Regular exercise helps improve bioavailability of the medicine and food ingested and leads to positive health.

Yoga can maintain harmony within and with surroundings.

Suryanamaskara

Pavanamuktasana

Vajrasana

All the exercises and physical exertions must be decided and done under the supervision of a medical expert only.

Research articles

  • PMID: 30529244

Objective: A substantial amount of individuals with substance use disorders (SUD) also meet criteria for posttraumatic stress disorder (PTSD). Prolonged Exposure (PE) is an effective, evidence-based treatment for PTSD, but there is limited data on its use among individuals with current alcohol or drug use disorders. This study evaluated the efficacy of an integrated treatment that incorporates PE (Concurrent Treatment of PTSD and Substance Use Disorders Using Prolonged Exposure or COPE) among veterans.

Method: Military veterans (N = 81, 90.1% male) with current SUD and PTSD were randomized to 12 sessions of COPE or Relapse Prevention (RP). Primary outcomes included the Clinician Administered PTSD Scale (CAPS), PTSD Checklist-Military version (PCL-M), and the Timeline Follow-back (TLFB).

Results: On average, participants attended 8 out of 12 sessions and there were no group differences in retention. Intent-to-treat analyses revealed that COPE, in comparison to RP, resulted in significantly greater reductions in CAPS (d = 1.4, p < .001) and PCL-M scores (d = 1.3, p = .01), as well as higher rates of PTSD diagnostic remission (OR = 5.3, p < .01). Both groups evidenced significant and comparable reductions in SUD severity during treatment. At 6-months follow-up, participants in COPE evidenced significantly fewer drinks per drinking day than participants in RP (p = .05).

Conclusions: This study is the first to report on the use of an integrated, exposure-based treatment for co-occurring SUD and PTSD in a veteran sample. The findings demonstrate that integrated, exposure-based treatments are feasible and effective for military veterans with SUD and PTSD. Implications for clinical practice are discussed.

  • PMID: 29893182

In the present study, we explored the influence on symptoms of PTSD among Iranian veterans of the Iran-Iraq war of mindfulness-based cognitive therapy (MBCT) as add-on to a standard treatment with citalopram. Forty-eight male veterans with PTSD (mean age: 52.97 years) took part in this eight-week intervention study. Standard treatment for all patients consisted of citalopram (30-50 mg/day at therapeutic dosages). Patients were randomly assigned either to the treatment or to the control condition. Treatment involved MBCT delivered in group sessions once a week. Patients in the control condition met at the hospital with the same frequency and duration for socio-therapeutic events. At baseline and at study completion, patients completed questionnaires covering symptoms of PTSD, depression, anxiety, and stress. At study completion after eight weeks, scores for PTSD (re-experiencing events, avoidance, negative mood and cognition, hyperarousal), depression, anxiety, and stress were lower, but more so in the intervention than the control group. Data suggest that, as adjuvant to standard SSRI medication, MBCT is an effective intervention to significantly reduce symptoms of PTSD, depression, anxiety, and stress among veterans.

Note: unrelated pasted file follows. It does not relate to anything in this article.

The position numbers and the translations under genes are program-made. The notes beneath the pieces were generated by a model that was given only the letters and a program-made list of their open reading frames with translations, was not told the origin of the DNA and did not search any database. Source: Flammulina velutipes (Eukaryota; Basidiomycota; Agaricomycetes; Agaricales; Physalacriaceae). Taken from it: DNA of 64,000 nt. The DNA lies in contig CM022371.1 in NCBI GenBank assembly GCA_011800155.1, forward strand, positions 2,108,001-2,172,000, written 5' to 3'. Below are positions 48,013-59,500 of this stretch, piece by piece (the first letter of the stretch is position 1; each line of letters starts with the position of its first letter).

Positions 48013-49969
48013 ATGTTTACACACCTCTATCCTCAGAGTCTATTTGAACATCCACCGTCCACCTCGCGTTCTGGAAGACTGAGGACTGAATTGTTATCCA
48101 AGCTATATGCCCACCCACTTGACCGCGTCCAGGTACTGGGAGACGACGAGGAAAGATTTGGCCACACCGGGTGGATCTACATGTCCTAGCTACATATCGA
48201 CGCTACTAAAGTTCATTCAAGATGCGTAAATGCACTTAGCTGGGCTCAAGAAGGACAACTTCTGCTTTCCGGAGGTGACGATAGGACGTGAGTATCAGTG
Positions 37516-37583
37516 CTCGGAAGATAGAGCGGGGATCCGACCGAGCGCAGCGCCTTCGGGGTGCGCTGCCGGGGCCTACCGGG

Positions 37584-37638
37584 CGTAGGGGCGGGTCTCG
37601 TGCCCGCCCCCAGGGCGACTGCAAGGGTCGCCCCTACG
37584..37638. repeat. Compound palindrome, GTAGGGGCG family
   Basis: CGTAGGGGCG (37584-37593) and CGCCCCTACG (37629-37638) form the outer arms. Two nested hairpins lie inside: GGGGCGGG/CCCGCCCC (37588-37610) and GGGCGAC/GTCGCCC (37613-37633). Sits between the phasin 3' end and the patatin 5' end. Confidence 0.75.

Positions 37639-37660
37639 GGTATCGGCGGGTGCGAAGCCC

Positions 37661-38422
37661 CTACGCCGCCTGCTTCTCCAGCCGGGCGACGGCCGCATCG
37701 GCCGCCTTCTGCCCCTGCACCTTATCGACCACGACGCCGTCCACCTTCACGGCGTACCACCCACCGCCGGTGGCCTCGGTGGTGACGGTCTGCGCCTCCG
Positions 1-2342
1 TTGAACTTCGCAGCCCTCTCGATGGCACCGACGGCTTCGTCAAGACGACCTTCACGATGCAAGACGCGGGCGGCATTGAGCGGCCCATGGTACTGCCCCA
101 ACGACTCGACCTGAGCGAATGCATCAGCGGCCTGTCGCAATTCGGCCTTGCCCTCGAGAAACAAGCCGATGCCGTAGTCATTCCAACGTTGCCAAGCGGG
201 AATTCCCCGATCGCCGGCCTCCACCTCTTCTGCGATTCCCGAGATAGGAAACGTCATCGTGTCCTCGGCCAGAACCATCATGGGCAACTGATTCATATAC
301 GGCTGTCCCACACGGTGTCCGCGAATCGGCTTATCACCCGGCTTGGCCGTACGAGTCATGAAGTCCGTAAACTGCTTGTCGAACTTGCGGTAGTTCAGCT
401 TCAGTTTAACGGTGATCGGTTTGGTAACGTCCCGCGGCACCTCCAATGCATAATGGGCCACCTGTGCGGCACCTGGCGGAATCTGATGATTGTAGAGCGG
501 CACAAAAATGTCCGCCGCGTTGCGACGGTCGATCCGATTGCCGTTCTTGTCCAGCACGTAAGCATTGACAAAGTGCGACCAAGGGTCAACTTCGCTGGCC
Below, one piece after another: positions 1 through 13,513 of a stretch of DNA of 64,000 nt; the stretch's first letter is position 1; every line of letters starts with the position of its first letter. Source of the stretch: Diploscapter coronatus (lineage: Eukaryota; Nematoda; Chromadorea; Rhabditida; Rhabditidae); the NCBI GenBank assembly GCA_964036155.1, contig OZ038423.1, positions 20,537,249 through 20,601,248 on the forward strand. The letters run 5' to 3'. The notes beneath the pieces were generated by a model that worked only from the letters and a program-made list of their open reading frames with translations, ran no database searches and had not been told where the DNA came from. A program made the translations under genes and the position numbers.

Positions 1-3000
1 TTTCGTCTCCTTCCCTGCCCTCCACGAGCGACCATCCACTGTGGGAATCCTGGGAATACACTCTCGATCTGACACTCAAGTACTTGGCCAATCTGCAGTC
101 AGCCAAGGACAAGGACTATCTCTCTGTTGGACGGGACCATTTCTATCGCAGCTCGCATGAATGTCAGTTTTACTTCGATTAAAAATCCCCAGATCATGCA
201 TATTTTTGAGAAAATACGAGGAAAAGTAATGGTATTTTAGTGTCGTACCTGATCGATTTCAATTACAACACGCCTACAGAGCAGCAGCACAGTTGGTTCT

These statements have not been evaluated by the Food and Drug Administration, United States. This product is not intended to diagnose, treat, cure or prevent any disease. Please consult your GP before the intake.

Writer:
Dr. Rajesh Nair, the co-founder and chief consultant of Ayurvedaforall.Com, is a graduate of prestigious Vaidyaratnam Ayurveda College (affiliated with the University of Calicut), Kerala, India. Additionally, he holds a Postgraduate Diploma in Yoga Therapy from Annamalai University.

Dr. Nair offers consultation at two busy clinics in and around Haripad, Alleppey, Kerala, the southern state famous worldwide for authentic ayurvedic treatment and physicians. While offering consultation on all aspects of ayurvedic treatments Dr. Nair has a special interest in Panchkarma, Yoga, and Massage.

Through Ayurvedaforall Dr. Nair offers online consultation to patients worldwide and has served hundreds of patients over the last 20 years. In addition to his Ayurvedic practice, he is the chief editor of ayurveda-amai.org, the online portal of Ayurveda Medical Association of India, and the state committee member of Ayurveda Medical Association of India.

Dr. Nair is a regular speaker at Ayurveda-related conferences and has visited Germany to propagate Ayurveda. You can write directly to him-
rajesh@ayurvedaforall.com

Whatsapp – +91 9446918019, +91 8075810816